Spinalonga, a fortified island which was used as a leprosarium. Now some of its buildings and houses are preserved as archeological sites and there are tourist offices that transport tourists by boat to the island from Elounda, Plaka and Agios Nikolaos and there they are guided to the specific parts of the island that are allowed access.
The Marina of the Municipality of Agios Nikolaos where sailing competitions are organized.
The horn of Amalthea, a sculpture made by the locals, recognized artists brothers Sotiriadis, has been erected on a stone-built patio on the sidewalk, so as to have the bay of Mirabello and the island of Agios Pantos as a background.
The Rapture of Europe, a statue - 4 meters high, designed by award-winning director Nikos Koundouros and created by sculptors Nikos and Pantelis Sotiriadis. It is located at the new pier of the port of Agios Nikolaos. It is made of bronze, steel and glass, completely forged by hand, while its weight is close to 6 tons.
Nearchou Square, as the older KTEL Square is called, is designed with mosaic marine motifs, by the architect Maro Dagianti.
The stairs of the city are quite interesting. As the city is built on hills the stairs are a feature of it, with several local architects having designed one.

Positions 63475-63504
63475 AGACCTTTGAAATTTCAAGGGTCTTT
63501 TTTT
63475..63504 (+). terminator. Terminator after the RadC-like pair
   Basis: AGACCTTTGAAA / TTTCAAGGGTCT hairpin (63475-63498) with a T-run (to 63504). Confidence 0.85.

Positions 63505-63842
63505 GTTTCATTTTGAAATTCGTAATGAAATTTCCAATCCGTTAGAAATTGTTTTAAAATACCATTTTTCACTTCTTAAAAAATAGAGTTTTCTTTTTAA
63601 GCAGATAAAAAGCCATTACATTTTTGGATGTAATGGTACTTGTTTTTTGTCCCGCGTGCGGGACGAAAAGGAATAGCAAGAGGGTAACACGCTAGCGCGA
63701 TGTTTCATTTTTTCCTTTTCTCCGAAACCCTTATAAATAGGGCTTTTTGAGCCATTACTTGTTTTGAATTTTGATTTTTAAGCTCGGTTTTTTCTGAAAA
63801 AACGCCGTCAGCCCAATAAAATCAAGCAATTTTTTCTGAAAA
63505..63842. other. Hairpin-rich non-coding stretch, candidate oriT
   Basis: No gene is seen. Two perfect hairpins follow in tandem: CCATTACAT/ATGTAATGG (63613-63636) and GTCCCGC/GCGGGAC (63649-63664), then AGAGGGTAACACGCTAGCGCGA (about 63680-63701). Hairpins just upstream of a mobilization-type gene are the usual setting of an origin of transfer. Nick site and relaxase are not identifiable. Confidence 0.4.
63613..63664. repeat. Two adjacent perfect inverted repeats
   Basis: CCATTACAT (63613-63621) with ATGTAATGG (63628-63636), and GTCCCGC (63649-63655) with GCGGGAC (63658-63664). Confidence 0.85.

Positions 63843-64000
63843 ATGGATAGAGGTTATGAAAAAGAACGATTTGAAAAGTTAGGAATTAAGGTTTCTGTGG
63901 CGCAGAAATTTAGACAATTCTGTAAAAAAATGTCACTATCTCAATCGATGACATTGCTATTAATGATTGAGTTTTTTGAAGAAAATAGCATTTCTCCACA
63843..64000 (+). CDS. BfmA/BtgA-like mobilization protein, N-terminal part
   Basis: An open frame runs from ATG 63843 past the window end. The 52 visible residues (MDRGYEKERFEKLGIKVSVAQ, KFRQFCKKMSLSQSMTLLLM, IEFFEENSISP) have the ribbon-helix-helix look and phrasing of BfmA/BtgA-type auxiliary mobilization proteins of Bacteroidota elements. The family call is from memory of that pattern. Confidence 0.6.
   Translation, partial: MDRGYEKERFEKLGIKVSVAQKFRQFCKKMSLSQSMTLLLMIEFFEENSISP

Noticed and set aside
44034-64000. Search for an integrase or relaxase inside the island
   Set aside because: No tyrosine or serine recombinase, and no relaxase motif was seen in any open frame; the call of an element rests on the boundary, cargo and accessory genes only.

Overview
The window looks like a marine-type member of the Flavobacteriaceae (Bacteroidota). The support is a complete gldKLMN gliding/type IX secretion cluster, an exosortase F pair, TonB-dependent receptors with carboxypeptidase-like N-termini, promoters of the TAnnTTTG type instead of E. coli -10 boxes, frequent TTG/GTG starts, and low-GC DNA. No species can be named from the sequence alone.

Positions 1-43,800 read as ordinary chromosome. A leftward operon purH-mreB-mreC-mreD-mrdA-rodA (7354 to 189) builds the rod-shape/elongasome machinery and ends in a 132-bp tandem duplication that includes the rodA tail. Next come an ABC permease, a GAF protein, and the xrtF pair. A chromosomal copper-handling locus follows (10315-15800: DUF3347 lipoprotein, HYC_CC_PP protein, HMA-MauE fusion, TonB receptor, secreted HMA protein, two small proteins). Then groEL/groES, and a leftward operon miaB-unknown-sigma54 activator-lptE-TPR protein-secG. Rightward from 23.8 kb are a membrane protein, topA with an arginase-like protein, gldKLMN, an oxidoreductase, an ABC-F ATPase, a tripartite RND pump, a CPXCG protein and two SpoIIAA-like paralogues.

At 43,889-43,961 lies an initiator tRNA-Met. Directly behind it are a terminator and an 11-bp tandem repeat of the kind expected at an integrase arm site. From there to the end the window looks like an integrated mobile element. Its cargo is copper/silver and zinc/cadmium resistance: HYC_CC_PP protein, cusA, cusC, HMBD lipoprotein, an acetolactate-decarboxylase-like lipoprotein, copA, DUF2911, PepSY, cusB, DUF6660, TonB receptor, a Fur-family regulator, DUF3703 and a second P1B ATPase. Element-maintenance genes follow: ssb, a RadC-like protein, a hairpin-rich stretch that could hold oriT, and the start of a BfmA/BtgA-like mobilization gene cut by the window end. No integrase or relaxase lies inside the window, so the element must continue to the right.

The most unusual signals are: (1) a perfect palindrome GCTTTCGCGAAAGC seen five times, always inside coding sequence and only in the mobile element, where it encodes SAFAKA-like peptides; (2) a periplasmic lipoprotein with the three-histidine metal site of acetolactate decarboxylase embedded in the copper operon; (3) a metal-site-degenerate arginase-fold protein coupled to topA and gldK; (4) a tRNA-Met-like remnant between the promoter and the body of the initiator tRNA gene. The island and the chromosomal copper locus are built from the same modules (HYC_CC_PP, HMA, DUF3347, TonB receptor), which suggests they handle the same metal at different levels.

Kitroplatia, a square with a small beach, from which begins a stone-built pedestrian street that follows the coastline and ends at the Marina. Its name comes from the citrus trade as from this beach and because of its depth, commercial boats could be loaded before the city even acquired a port.
The hill of Agios Charalambos, next to the homonymous church, a thicket of pine trees with an old water tank on the roof of which two pines grow. From the hill you have a panoramic view of the city and the bay. Also the hill of the museum with the church of Agios Andreas and the adjacent thicket.
The islets of Agios Pantos and Faros are an example in Natural History as while they are a few meters apart from each other the species of fauna and flora that they host have evolved differently. Kri Kri, in order to keep the species clean.